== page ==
This study examined an initiative in which e-menus and touch screen technology were piloted in a large UK hospital, with the aim of improving food service and satisfaction. Current practice often means that patients may receive the wrong meals, resulting in dissatisfaction and plate waste. An alternative approach is for patients to use electronic menus (e-menus) to make their order, using touch screen technology on the TVs, which in many hospitals are provided at every bedside. A pre-test, post-test questionnaire, which elicited scaled responses and written comments (n= 90) was administered to a comparable group of patients. Results from both types of data suggested that most patients used e-menus effectively, although for older patients, it was more challenging. However the biggest difference in the effectiveness of the new technology was between the wards, which also showed substantial differences in service standards. It is concluded that e-menus are an effective way of imparting information about the food, and that they tend to produce greater satisfaction in recipients. However, the results suggest that more training of foodservice staff will be required in order to make the most of initiatives of this kind.
Digital media have reached the domain of gastronomy, starting with printed restaurant menus being replaced by digital menus. While these allow for enriching a guest's stay in a restaurant, there is risk that the additional information offer might also overwhelm the guest. In this paper we present three studies on design aspects of digital restaurant menus. We conducted an online survey concerning guests' perceptions of paper-based menus and their expectations to digital menus. We conducted semi-structured interviews with employees of a restaurant to learn about their views and requirements and discussed with an owner of a fine dining restaurant potential uses of a digital menu. Subsequently, we built a prototype and evaluated it with a specific target audience. This study provided us with additional insights into user interface (UI) aspects. From our findings we distilled and contribute guidelines for designing digital restaurant menus.
Purpose – The aim of this paper is to determine the relative efficacy of an e-tablet menu over the traditional paper-based menu across the parameters of order information quality, menu usability, and ordering satisfaction using customer perceptions. Design/methodology/approach – Two types of data were collected: customer perceptions using an instrument comprising academically underpinned constructs and observational data that involved ordering times, logs of any customization requests, and notes gathered from interactions with restaurant staff. Findings – Findings indicate that e-tablet menus are significantly superior to the traditional paper-based menu across all parameters. Restaurateurs should be cognizant of customization options to significantly enhance order information quality, improve customer service and boost sales. Research limitations/implications – The findings support the idea that the use of technology does help to enhance the service experience, specifically the ordering experience for the customer. Practical implications – Electronic tablets have the ability to transfer greater levels of information in an interactive manner thereby enhancing the role of the menu in the merchandising of a restaurant's offerings. Originality/value – Although there is evidence of the importance of restaurant menus to the success of restaurants, little is known about the influence of the use of electronic menus on the ordering experience. This study provides findings that focus on the usability of menus and their impact on the ordering experience.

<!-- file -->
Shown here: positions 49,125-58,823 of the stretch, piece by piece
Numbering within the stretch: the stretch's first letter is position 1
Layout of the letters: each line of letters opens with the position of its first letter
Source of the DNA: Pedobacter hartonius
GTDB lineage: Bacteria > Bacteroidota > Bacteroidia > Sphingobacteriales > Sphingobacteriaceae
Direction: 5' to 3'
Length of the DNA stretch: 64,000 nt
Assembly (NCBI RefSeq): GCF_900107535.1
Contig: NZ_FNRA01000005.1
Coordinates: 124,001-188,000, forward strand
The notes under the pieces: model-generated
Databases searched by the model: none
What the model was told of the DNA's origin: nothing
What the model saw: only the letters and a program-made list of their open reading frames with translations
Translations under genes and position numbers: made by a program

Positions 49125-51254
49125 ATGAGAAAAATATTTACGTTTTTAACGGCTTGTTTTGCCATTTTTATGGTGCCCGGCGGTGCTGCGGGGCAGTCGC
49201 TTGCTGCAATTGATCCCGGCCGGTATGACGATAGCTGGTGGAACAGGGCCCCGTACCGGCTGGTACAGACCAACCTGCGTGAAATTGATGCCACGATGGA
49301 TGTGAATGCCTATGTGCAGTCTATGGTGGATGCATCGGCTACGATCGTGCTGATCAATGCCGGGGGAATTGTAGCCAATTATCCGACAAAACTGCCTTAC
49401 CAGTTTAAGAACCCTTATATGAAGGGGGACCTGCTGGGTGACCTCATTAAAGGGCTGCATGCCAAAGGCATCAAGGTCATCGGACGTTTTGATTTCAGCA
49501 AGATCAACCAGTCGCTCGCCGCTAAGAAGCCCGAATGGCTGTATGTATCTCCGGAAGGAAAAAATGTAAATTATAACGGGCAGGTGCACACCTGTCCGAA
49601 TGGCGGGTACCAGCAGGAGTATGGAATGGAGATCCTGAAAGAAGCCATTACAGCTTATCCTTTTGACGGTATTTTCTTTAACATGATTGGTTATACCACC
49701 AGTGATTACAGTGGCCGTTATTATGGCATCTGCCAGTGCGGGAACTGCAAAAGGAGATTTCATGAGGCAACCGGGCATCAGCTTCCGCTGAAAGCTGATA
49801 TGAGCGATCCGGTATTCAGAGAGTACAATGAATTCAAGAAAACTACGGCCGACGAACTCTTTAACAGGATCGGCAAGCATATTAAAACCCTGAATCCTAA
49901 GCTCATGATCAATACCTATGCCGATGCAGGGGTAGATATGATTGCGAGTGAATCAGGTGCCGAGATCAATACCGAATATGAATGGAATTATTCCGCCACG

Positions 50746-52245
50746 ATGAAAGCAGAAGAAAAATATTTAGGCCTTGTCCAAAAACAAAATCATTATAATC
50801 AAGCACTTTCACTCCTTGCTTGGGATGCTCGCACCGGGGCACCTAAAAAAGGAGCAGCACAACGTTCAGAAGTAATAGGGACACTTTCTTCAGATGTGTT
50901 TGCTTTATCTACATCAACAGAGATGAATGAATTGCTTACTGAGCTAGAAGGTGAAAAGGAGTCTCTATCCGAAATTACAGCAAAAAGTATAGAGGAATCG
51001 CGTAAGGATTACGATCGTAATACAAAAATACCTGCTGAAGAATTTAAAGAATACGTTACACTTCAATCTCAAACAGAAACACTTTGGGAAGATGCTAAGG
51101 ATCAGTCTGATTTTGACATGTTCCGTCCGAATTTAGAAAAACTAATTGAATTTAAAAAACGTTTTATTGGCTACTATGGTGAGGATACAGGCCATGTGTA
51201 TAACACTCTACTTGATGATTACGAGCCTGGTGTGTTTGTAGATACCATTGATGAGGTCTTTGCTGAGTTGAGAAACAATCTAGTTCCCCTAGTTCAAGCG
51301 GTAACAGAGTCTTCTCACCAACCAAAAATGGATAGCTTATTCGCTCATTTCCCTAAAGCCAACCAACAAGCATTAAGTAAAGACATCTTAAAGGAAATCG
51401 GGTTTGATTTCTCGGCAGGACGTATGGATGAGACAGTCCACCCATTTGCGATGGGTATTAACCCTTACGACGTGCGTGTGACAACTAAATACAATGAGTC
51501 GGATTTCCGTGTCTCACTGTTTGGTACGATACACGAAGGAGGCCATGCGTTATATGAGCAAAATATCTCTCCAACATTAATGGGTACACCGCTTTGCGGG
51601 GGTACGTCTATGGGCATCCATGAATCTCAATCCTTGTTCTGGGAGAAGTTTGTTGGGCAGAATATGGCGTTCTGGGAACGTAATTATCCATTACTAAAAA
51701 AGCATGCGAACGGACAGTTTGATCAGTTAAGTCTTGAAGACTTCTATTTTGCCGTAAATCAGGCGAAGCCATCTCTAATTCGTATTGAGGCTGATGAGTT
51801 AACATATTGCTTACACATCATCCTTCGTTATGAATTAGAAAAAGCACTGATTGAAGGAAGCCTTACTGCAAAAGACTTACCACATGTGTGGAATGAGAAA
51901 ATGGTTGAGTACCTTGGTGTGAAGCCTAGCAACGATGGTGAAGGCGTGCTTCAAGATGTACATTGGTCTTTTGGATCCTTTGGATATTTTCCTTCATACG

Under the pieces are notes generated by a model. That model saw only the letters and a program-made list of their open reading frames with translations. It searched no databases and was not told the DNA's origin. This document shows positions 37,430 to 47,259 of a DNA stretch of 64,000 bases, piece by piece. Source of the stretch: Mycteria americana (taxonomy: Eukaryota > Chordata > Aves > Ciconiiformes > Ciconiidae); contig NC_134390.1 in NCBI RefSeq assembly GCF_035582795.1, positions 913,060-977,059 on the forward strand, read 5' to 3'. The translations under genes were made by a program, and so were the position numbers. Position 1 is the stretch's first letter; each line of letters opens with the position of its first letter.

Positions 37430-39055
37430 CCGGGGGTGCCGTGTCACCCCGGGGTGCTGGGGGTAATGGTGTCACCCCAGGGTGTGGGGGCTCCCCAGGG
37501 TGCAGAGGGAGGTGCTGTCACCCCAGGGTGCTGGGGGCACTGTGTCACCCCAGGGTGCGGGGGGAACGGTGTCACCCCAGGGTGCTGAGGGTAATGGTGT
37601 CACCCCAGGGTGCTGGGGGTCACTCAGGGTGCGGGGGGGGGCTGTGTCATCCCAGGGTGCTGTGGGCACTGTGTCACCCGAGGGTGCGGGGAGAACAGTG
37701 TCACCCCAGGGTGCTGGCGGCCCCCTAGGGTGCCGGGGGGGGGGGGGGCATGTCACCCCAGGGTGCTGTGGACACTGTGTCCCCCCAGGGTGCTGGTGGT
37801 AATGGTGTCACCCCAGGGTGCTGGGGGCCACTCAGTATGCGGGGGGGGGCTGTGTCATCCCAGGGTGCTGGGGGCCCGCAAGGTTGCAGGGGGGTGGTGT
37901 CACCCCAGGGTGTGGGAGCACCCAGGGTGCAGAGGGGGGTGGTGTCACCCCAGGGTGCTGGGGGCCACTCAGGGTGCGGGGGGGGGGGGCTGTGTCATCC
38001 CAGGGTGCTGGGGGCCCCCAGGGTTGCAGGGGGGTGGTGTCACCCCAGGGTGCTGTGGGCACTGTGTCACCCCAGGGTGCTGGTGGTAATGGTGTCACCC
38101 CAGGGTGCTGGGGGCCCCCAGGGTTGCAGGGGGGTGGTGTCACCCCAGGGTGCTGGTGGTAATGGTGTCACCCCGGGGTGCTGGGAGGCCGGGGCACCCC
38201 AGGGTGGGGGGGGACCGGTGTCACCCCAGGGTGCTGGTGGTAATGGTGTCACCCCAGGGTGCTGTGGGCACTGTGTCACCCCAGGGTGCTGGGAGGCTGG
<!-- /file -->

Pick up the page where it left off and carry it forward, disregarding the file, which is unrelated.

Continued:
Recently, several restaurants have launched mobile technology-based self-services by replacing their printed menus with iPads. To assess the perceived value of the iPad menu from the customers’ perspective, this study proposed and tested a new research model which includes both functional and emotional aspects of customers’ attitudes. The aim was based on the supposition that an overall value judgement in regard to using the iPad menu to promote dining experience will influence customers’ behavioural intention to patronise restaurants that use the new technology; 332 usable data gathered from cyberspace were tested against the research model. The results demonstrated the importance of perceived value. All functional factors (i.e. perceived control, perceived usefulness and perceived ease of use) and emotional factors (i.e. perceived enjoyment and perceived novelty) were significantly affecting perceived value. For managers interested in investing in these mobile self-service technologies, the findings provided them with sound advice based on empirical research.
Self-service technologies (SSTs) are increasingly changing the way customers interact with firms to create service outcomes. Given that the emphasis in the academic literature has focused almost exclusively on the interpersonal dynamics of service encounters, there is much to be learned about customer interactions with technology-based self-service delivery options. In this research, the authors describe the results of a critical incident study based on more than 800 incidents involving SSTs solicited from customers through a Web-based survey. The authors categorize these incidents to discern the sources of satisfaction and dissatisfaction with SSTs, The authors present a discussion of the resulting critical incident categories and their relationship to customer attributions, complaining behavior, word of mouth, and repeat purchase intentions, which is followed by implications for managers and researchers.